Marijuana Laws: U.S. Health Officials Call For Easing Restrictions

Marijuana laws may be changing. The U.S. Department of Health and Human Services (HHS) has suggested making it easier for people to use marijuana, as stated by a spokesperson from the department on Wednesday. This suggestion comes after President Biden’s request for a review last year.

Please note that for this blog, the term “marijuana” is used for cannabis flower and products containing more than 0.3% Delta-9-THC from cannabis. Although marijuana / cannabis and hemp are essentially the same plant, hemp has been cultivated to contain less than 0.3% THC and is federally legal in most states. Please see this blog for information: Is CBD legal in your state? Thanks to the 2018 Farm Bill, CBD and cannabinoids from hemp, do not fall under the same marijuana laws discussed here.

It’s important to note that Rare Cannabinoid Company products are contain cannabinoids derived from hemp, not cannabis / marijuana, and contain less than 0.3% THC. Even our THC Gummies (which include our Mood Gummies with CBC oil, Sleep Gummies with CBN, Relief Gummies with CBG, and Uplift Gummies with THCV, and contain 2.5 or 5mg Delta-9-THC) are federally legal and ship to all 50 states.

States have their own marijuana laws

Almost 40 states in the U.S. have allowed the use of marijuana in some way, but in a few states and at the federal level, it’s still considered entirely against the law. Changing how we view marijuana, making it seem less dangerous compared to drugs like heroin, would be a small step toward making it more accepted, and most people in the U.S. support this idea.

The advice to consider changing how we classify marijuana was given to the Drug Enforcement Agency (DEA) on Tuesday, as a response to what President Biden asked the HHS to do, the spokesperson explained.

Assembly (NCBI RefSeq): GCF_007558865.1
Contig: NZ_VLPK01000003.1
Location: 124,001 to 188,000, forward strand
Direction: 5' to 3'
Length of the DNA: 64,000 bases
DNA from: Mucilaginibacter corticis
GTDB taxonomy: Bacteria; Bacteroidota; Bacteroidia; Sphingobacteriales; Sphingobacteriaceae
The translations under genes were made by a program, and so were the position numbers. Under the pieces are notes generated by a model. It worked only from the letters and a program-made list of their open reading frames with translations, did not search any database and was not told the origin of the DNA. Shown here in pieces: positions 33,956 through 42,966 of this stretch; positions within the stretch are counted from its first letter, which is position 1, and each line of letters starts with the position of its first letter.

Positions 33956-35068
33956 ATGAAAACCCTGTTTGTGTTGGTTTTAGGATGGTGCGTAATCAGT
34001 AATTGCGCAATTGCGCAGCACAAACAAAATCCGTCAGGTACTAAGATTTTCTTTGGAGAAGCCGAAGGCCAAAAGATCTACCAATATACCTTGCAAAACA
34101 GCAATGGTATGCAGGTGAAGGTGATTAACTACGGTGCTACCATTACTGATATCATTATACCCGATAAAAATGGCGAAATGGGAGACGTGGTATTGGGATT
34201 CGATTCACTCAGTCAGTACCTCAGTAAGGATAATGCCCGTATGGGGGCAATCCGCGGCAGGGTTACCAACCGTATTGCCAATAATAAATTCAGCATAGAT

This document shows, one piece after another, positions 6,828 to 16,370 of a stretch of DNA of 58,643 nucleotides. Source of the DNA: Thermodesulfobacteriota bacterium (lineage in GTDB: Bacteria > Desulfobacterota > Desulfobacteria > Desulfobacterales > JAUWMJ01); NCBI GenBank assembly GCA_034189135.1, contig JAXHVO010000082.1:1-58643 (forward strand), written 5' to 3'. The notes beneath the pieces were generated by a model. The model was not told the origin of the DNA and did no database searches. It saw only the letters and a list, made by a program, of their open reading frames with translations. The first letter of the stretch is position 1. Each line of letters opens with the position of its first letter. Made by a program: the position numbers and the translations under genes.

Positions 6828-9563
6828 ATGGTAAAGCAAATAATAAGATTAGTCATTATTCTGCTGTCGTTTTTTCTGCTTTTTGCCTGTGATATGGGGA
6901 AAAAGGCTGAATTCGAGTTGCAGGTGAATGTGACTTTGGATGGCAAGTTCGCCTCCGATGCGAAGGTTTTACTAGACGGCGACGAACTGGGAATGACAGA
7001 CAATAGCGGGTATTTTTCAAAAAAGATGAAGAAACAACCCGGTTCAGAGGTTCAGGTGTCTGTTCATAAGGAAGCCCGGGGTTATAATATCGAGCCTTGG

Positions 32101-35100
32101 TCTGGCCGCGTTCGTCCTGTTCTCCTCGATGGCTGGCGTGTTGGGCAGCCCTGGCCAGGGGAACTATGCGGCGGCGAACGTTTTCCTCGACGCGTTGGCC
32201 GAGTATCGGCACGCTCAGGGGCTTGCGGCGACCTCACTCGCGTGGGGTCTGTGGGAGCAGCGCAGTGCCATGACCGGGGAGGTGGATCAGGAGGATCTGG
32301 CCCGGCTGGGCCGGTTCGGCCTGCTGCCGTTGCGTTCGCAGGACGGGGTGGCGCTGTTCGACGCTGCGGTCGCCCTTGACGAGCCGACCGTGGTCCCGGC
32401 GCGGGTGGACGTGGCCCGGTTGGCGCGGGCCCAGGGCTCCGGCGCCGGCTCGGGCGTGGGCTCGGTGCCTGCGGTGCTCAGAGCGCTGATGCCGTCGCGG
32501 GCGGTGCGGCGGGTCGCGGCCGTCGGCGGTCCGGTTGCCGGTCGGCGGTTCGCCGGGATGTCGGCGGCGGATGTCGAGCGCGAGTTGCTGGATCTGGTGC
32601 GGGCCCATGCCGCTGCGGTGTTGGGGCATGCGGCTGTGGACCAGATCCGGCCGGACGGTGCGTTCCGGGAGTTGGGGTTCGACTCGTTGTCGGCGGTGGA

The DEA spokesperson explained, “As part of this process, the HHS carefully looked at scientific and medical information. The DEA has the last say in deciding how drugs are categorized under the Controlled Substances Act. Now, the DEA will begin their own review.”

Changing the way we see marijuana

Right now, marijuana is labeled as a schedule I drug under the Controlled Substances Act. This means it’s seen as highly likely to be abused and is considered to have no approved medical use. Other drugs like heroin and LSD also fall into this category.

The HHS is suggesting that we change how we see marijuana. They propose that it’s not as likely to lead to strong dependence or abuse, which would put it in a group with drugs like ketamine and testosterone.

Shift in marijuana laws could spur business boom

If the way marijuana is seen changes at the national level, big stock markets might allow companies that work with marijuana to be listed, and foreign businesses could start selling their marijuana products in the U.S.

White House Press Secretary Karine Jean-Pierre said, “The government’s process is led by the HHS and the Department of Justice. They use evidence to guide them. We’re going to let this process continue.”

Canada has made marijuana legal. This has made it a hub in North America for companies that grow and sell marijuana, and many of these companies might move into the U.S. if marijuana becomes legal there too.

Marijuana stocks go up

When this news over possible changes to marijuana laws came out, the shares of different companies that work with marijuana went up. Companies like Canopy Growth, Tilray Brands, and Cronos Group saw their stock prices rise. Other firms like Verano Holdings and Sunburn Cannabis were also happy about the HHS’s suggestion.

Verano’s CEO George Archos said, “For a long time, marijuana being seen as a super harmful drug has hurt many people because of the failed War on Drugs.”

This story was first reported by Bloomberg.

For more information on hemp, cannabis and marijuana laws, see these blogs:

Delta-9-THC Gummies Legal Status

With Delta-8 And Delta-9 THC-O Deemed Illegal, What Are The Alternatives?

Is CBD Legal in Florida? Is CBD legal in Texas? Is CBD Legal in all States?